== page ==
Parsing Useful Data Out of Unusual Formats Using SAS®
Most 'Introduction to Programming' courses will include a section on reading external data; the first assumption they make will be that the data are stored in some sort of documented and consistent format. Fortunately, in the 'real world', a lot of the data we deal with has the same basic assumption of occurring
in a documented, consistent format – a lot of it, but not all of it.
This presentation will address some techniques that can be used when we are not dealing with cleanly formatted data, when the data we want is in a less-than-ideal format, perhaps intermingled or seemingly buried with unnecessary clutter. It will discuss the principles of using SAS® to parse a file to extract useful data from a normally unusable source. This will be accomplished by citing examples of unusual data sources and the SAS Code used to parse it.
Pick one: Tips from a Lifetime of Coding or Building Used and Useful Applications
Tips from a Lifetime of Coding






Data Step, Proc Sql, and SAS Macro methods that I find useful (I will give a true abstract once you all select).

Building Used and Useful Applications

-What does the user want?

-What does the user most value?

-Where and what is the data I need to use?

-How will the user verify that I have the right data and transformed it the right way?

-What coding method will be the most valuable and easiest to maintain?

-How can the project be best structured to show progress and provide partial value until fully complete

Read in Thousands of Datasets with One Click!
Got thousands of datasets to read in and process on a tight schedule? The Florida Youth Tobacco Survey (FYTS) has provided data for monitoring and evaluating tobacco use among youth for the Florida Department of Health?s Bureau of Tobacco Prevention and Control since 1998. In 2015, 35 counties submitted middle school data while 33 counties submitted high school data. The maximum school or class size within one county is over 130. In each dataset scanned, there are 3 different surveys. Over time, we read in thousands of datasets on two different platforms, Linux SAS and PC SAS. The final output will be three combined data sets by survey type.  Our approach is to use ‘PIPE’ to get the list of county and school, and use PROC SQL and SAS macros to automatically read in all the datasets and process them according to the survey type.
Reassigning Character/Numeric Variables length across multiple datasets for Efficiency and Consistency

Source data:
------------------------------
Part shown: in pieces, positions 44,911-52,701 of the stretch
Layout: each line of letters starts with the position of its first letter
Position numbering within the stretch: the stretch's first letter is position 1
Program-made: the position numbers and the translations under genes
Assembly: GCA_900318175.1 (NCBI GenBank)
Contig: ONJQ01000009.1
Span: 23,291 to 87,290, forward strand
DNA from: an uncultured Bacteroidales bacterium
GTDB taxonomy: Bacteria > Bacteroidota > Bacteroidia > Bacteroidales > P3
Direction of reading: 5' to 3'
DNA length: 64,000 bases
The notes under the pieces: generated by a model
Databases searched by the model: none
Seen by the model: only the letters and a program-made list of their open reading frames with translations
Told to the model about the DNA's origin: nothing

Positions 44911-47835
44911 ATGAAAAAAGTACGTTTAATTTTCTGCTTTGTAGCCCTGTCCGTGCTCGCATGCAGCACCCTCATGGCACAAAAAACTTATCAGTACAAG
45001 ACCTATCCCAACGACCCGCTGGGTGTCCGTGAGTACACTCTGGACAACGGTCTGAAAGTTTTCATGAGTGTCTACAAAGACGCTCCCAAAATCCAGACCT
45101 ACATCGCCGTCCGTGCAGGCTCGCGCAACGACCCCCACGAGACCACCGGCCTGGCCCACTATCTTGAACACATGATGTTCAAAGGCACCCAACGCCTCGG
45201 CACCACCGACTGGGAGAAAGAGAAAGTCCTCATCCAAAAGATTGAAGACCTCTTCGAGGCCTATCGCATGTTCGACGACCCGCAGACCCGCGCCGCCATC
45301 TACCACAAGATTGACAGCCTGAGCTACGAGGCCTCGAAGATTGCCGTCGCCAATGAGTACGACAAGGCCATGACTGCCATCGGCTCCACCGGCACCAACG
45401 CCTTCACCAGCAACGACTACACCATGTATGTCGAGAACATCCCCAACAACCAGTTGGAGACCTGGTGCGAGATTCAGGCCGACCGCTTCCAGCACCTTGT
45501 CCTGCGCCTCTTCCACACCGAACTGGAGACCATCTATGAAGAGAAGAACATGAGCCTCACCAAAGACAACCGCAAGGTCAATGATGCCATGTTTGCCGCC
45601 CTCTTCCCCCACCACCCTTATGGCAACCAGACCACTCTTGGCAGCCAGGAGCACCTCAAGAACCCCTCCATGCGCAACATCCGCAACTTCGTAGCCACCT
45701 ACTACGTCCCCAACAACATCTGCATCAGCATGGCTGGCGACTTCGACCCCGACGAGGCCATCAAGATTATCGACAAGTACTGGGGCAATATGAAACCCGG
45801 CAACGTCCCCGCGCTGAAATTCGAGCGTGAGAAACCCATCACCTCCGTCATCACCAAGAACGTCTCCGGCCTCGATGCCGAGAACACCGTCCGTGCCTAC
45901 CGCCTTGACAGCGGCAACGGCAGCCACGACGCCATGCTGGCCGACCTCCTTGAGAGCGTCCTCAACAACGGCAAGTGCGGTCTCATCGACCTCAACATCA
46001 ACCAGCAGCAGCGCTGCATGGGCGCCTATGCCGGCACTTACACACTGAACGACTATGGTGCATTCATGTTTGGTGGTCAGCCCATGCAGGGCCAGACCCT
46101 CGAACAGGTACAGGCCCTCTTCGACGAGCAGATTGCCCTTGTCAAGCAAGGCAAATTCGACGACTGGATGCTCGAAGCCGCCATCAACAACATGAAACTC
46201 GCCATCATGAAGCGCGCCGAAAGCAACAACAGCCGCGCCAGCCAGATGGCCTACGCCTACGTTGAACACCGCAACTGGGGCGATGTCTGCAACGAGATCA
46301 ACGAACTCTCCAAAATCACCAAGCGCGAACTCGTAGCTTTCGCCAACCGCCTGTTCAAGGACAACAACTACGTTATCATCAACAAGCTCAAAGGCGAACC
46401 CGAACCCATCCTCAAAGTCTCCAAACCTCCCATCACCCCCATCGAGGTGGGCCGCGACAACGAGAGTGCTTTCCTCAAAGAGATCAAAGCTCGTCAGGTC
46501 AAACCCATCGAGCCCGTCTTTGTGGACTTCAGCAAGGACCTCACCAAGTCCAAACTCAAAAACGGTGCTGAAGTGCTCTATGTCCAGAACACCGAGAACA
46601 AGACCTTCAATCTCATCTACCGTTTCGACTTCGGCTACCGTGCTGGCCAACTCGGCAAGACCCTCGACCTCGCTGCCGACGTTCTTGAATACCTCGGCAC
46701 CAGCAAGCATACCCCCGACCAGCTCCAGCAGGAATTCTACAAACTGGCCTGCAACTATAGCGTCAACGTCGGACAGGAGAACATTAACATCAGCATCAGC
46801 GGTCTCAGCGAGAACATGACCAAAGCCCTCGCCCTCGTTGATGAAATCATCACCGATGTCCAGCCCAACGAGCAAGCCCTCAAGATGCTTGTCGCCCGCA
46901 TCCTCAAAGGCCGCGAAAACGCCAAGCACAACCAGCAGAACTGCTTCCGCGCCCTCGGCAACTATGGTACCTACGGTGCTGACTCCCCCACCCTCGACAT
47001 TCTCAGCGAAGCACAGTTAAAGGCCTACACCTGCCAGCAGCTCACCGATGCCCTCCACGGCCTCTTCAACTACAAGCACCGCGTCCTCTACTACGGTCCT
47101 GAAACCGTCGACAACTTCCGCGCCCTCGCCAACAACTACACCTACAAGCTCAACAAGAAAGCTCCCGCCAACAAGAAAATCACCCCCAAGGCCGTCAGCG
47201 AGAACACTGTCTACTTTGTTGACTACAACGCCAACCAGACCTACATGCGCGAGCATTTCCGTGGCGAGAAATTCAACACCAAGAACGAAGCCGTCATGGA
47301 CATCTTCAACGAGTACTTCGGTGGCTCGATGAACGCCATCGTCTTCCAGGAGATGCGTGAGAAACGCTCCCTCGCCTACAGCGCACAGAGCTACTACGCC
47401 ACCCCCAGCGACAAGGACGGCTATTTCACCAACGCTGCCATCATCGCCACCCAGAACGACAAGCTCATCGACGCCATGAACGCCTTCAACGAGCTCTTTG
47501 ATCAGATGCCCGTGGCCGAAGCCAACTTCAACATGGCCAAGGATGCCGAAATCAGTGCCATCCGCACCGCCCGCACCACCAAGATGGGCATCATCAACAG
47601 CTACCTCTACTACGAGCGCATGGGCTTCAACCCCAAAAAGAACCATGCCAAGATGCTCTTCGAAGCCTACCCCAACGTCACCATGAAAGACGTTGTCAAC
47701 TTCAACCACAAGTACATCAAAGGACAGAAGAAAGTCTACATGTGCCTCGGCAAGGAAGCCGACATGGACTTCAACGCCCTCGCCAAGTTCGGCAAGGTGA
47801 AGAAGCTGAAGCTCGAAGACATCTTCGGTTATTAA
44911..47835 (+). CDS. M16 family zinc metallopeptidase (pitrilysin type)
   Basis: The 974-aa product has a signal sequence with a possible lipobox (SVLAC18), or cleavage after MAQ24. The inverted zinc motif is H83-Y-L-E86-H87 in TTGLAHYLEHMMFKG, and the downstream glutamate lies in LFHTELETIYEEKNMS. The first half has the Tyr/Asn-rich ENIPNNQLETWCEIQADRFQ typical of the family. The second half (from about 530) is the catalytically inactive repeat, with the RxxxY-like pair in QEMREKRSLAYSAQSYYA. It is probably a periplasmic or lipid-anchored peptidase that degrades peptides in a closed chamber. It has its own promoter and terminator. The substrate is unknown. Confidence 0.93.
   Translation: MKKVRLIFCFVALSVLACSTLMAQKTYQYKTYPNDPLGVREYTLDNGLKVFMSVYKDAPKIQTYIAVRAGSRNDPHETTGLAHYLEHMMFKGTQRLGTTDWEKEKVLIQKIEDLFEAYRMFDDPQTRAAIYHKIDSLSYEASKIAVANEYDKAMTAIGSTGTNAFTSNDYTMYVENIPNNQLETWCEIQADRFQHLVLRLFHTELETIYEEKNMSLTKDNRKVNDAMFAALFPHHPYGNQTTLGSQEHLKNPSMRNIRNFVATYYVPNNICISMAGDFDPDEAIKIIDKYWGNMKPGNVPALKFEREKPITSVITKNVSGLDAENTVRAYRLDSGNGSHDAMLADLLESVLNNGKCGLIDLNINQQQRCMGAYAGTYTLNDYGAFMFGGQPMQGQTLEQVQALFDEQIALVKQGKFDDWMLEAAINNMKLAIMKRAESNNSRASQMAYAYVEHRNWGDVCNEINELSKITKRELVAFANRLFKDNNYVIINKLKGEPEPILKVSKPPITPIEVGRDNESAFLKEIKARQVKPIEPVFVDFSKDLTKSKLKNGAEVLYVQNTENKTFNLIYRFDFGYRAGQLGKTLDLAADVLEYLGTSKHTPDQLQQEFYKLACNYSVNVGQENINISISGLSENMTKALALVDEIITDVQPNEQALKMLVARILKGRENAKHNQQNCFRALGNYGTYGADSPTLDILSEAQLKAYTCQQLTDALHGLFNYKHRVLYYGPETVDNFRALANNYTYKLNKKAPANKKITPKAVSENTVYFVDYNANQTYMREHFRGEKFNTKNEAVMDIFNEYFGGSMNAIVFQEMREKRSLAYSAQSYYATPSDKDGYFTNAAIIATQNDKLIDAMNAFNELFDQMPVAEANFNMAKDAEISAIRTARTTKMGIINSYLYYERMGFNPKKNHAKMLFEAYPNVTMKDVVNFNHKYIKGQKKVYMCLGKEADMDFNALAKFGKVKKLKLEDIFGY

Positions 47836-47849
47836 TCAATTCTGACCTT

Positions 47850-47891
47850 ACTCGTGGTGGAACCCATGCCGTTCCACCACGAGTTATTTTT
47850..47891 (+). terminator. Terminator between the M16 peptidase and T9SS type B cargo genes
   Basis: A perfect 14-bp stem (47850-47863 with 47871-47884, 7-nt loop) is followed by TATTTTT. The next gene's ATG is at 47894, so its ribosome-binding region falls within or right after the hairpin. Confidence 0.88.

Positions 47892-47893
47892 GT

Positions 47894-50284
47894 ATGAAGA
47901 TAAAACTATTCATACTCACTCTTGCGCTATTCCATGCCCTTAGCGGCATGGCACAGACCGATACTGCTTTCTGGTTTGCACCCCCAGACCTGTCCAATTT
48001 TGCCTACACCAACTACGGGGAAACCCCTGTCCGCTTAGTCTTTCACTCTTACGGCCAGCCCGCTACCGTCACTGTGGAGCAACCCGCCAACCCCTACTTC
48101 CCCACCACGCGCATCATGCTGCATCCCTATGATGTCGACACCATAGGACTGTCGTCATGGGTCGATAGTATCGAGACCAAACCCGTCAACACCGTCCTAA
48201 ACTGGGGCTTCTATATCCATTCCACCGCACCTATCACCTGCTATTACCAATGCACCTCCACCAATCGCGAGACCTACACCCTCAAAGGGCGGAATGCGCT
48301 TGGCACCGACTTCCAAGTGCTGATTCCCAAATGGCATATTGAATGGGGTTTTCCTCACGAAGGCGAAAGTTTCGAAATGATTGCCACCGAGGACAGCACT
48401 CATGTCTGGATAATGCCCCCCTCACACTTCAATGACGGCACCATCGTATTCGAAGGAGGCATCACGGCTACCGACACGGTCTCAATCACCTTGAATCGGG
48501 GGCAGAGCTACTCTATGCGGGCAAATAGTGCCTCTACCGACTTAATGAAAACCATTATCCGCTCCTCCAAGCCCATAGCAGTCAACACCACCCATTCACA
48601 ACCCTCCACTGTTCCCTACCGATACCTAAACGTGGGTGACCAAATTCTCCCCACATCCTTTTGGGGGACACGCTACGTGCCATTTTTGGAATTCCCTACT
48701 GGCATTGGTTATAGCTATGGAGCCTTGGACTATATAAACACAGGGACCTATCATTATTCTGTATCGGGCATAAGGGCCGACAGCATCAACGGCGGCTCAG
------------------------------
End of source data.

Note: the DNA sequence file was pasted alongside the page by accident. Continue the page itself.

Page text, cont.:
In this paper, we present a macro, which reassigns the variables length at each dataset level for Efficiency and at library level for Consistency. This macro is an extension of the previously presented macro at “Wester Users of SAS Software” which reassigns only Character variables length. In this paper, we will discuss the numeric/character variables are stored within the SAS system.
SAS Macros - Advanced Subjects
A macro is an efficient method to accomplish the following tasks:
1. Modularize a program into smaller and more manageable pieces.
2. Encapsulate repetitive tasks into re-usable code.
3. Developers can organize their complex SAS programs into small macros. The macros can then be tested independently of one another.
This paper will cover the following subjects:
   -Using multiple &?s to retrieve the value of a macro variable
   -Creating a macro variable from the value of another macro variable
   -Working with special characters in Macro variables
   -Use the Execute statement to pass a data step variable to a marcro
   -How to return a macro variable from a macro
SAS Macros - An Intro
A macro is an efficient method to accomplish the following tasks:
1. Modularize a program into smaller and more manageable pieces.
2. Encapsulate repetitive tasks into re-usable code.
3. Developers can organize their complex SAS programs into small macros. The macros can then be tested independently of one another.
This presentation is an introduction to macros. The session will cover the following subjects:
-Define a macro.
-Call/invoke a macro.
-Pass input parameters to a macro.
-Pass output parameters out of a macro.
Sorting a Bajillion Records: Conquering Scalability in a Big Data World
In this era of big data, scalability is a common objective of data-centric software solutions. Quantity and Complexity are two of the common distinguishing characteristics of “big data,” and each can contribute to excessively large, memory-consuming data sets. Thus, a solution often is not considered viable until it can perform effectively against large and complex data sets and, additionally in some environments, efficiently enough to meet established completion time objectives. Sorted data are a common objective in data analytics, which can facilitate data joins, deduplication, presentation, and other processes. However, as file sizes grow exponentially, memory errors can cause the SAS processor to fail, resulting in the infamous MEMORY ERROR. This text introduces a macro %SAFESORT that can be implemented to detect memory failures caused by the SORT procedure and to subsequently perform a slower yet more robust sort that is fault-tolerant to memory errors. The %SAFESORT is demonstrated in the context of an exception handling framework to support dynamic processing and a return to functionality from a common error that once caused certain failure.
Table Lookup Made Easy Using Hash and PROC FCMP
SAS provides a variety of methods to perform a table lookup, but one I’ve recently become enamored of uses two relative newcomers to the SAS universe: hash objects and the function compiler (PROC FCMP).  In this presentation, I will provide illustrative examples of how to write a fast and efficient table lookup function using any SAS data set as your table source and only a few lines of SAS code.
The Master of Science in Analytics at Louisiana State University: Filling the Analytics Gap